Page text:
Thus could they keep Love alive. Fasting, he would knock forever at their
"Perhaps it was out of their heredity that they achieved this unholy
concept. The breed will out and sometimes most fantastically. Thus in
them did cursed Albion array herself a scheming wanton, a bold, cold-
calculating, and artful hussy. After all, I do not know. But this I know:
it was out of their inordinate desire for joy that they forewent joy.
"As he said (I read it long afterward in one of his letters to her): 'To
hold you in my arms, close, and yet not close. To yearn for you, and never
to have you, and so always to have you.' And she: 'For you to be always
just beyond my reach. To be ever attaining you, and yet never attaining
you, and for this to last forever, always fresh and new, and always with
the first flush upon us.
"That is not the way they said it. On my lips their love-philosophy is
mangled. And who am I to delve into their soul-stuff? I am a frog, on the
dank edge of a great darkness, gazing goggle-eyed at the mystery and wonder
of their flaming souls.
"And they were right, as far as they went. Everything is good . . . as
long as it is unpossessed. Satiety and possession are Death's horses; they
run in span.
"'And time could only tutor us to eke
Our rapture's warmth with custom's afterglow.'
"They got that from a sonnet of Alfred Austin's. It was called 'Love's
Wisdom.' It was the one kiss of Madeline de Maupin. How did it run?
"'Kiss we and part; no further can we go;
And better death than we from high to low
Should dwindle, or decline from strong to weak.'
"But they were wiser. They would not kiss and part. They would not kiss
at all, and thus they planned to stay at Love's topmost peak. They
married. You were in England at the time. And never was there such a
marriage. They kept their secret to themselves. I did not know, then.
Their rapture's warmth did not cool. Their love burned with increasing
brightness. Never was there anything like it. The time passed, the
months, the years, and ever the flame-winged lute-player grew more
"Everybody marvelled. They became the wonderful lovers, and they were
greatly envied. Sometimes women pitied her because she was childless; it
is the form the envy of such creatures takes.
"And I did not know their secret. I pondered and I marvelled. As first I
had expected, subconsciously I imagine, the passing of their love. Then I
became aware that it was Time that passed and Love that remained. Then I
became curious. What was their secret? What were the magic fetters with
which they bound Love to them? How did they hold the graceless elf? What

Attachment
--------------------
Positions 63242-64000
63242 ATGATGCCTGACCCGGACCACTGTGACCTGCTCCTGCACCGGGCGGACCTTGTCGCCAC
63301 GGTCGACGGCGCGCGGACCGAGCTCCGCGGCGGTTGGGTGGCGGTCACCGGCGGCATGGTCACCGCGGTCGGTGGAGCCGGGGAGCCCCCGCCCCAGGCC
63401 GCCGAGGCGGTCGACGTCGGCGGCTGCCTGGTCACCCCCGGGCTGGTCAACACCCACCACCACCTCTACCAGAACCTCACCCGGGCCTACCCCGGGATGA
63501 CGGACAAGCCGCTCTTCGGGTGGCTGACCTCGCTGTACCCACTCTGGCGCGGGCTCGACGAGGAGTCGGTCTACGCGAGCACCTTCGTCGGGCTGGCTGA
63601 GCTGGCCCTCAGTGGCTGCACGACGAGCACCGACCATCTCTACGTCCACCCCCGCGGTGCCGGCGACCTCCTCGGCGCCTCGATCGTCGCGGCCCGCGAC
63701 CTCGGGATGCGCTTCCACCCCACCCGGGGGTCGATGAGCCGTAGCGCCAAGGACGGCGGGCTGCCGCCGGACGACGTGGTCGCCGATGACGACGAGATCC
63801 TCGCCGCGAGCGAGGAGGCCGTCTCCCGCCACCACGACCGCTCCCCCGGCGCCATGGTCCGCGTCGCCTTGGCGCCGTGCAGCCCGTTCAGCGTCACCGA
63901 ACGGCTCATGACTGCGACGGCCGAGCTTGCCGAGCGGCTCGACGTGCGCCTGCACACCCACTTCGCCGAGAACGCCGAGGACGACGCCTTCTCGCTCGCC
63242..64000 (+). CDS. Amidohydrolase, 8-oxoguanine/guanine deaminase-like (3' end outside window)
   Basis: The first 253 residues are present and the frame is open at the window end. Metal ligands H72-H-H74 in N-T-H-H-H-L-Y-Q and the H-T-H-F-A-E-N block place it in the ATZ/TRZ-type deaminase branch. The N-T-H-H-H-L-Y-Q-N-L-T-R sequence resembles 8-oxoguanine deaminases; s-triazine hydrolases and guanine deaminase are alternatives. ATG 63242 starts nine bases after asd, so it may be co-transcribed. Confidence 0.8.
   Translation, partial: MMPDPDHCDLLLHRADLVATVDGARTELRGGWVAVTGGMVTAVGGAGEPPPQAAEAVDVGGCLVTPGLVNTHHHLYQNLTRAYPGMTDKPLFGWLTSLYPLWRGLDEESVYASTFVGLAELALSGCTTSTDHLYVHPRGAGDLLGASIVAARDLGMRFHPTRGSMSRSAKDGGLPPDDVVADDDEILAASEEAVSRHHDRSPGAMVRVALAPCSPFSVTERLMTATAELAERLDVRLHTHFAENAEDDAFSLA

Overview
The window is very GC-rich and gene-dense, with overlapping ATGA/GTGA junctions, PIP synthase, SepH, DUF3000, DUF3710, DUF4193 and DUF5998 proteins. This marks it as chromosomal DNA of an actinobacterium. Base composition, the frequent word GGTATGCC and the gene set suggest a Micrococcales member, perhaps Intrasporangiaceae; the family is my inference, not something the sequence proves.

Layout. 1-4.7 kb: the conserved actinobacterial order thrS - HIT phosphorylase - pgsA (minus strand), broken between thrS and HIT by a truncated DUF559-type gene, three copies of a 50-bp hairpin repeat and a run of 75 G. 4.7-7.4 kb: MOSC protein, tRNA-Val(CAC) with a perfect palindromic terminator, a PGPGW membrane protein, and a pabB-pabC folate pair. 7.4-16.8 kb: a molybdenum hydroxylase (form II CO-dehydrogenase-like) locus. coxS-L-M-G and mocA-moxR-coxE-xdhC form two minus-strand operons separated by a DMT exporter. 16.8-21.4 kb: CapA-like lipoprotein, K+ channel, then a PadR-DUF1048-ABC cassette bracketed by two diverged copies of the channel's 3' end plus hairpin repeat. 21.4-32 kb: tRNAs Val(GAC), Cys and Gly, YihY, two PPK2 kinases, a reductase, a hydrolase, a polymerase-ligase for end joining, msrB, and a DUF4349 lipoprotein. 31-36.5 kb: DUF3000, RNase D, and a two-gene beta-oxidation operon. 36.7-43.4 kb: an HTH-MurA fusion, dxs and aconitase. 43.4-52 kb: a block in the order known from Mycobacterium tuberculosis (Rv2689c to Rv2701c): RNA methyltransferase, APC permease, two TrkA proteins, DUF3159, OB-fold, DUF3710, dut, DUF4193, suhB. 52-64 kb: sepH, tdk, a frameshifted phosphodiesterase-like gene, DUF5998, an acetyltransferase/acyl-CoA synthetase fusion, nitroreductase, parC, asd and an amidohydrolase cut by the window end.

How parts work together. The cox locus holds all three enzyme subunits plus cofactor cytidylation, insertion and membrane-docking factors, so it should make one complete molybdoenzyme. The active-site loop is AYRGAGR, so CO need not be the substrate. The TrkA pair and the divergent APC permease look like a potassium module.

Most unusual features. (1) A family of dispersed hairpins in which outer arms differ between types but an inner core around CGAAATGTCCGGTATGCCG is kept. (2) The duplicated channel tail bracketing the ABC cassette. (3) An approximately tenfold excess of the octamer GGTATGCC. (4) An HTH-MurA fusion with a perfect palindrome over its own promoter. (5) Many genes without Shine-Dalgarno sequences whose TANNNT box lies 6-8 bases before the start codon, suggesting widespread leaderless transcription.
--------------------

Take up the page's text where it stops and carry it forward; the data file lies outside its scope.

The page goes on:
elixir of eternal love had they drunk together as had Tristram and Iseult
of old time? And whose hand had brewed the fairy drink?
"As I say, I was curious, and I watched them. They were love-mad. They
lived in an unending revel of Love. They made a pomp and ceremonial of it.
They saturated themselves in the art and poetry of Love. No, they were not
neurotics. They were sane and healthy, and they were artists. But they
had accomplished the impossible. They had achieved deathless desire.
"And I? I saw much of them and their everlasting miracle of Love. I
puzzled and wondered, and then one day--"
Carquinez broke off abruptly and asked, "Have you ever read, 'Love's
I shook my head.
"Page wrote it--Curtis Hidden Page, I think. Well, it was that bit of
verse that gave me the clue. One day, in the window-seat near the big
piano--you remember how she could play? She used to laugh, sometimes, and
doubt whether it was for them I came, or for the music. She called me a
'music-sot' once, a 'sound-debauchee.' What a voice he had! When he sang
I believed in immortality, my regard for the gods grew almost patronizing
and I devised ways and means whereby I surely could outwit them and their
"It was a spectacle for God, that man and woman, years married, and singing
love-songs with a freshness virginal as new-born Love himself, with a
ripeness and wealth of ardour that young lovers can never know. Young
lovers were pale and anaemic beside that long-married pair. To see them,
all fire and flame and tenderness, at a trembling distance, lavishing
caresses of eye and voice with every action, through every silence--their
love driving them toward each other, and they withholding like fluttering
moths, each to the other a candle-flame, and revolving each about the other
in the mad gyrations of an amazing orbit-flight! It seemed, in obedience
to some great law of physics, more potent than gravitation and more subtle,
that they must corporeally melt each into each there before my very eyes.
Small wonder they were called the wonderful lovers.
"I have wandered. Now to the clue. One day in the window-seat I found a
book of verse. It opened of itself, betraying long habit, to 'Love's
Waiting Time.' The page was thumbed and limp with overhandling, and there
"'So sweet it is to stand but just apart,
To know each other better, and to keep
The soft, delicious sense of two that touch . . .
O love, not yet! . . . Sweet, let us keep our love
Wrapped round with sacred mystery awhile,
Waiting the secret of the coming years,
That come not yet, not yet . . . sometime . . .
not yet . . .
Oh, yet a little while our love may grow!
When it has blossomed it will haply die.
Feed it with lipless kisses, let it sleep,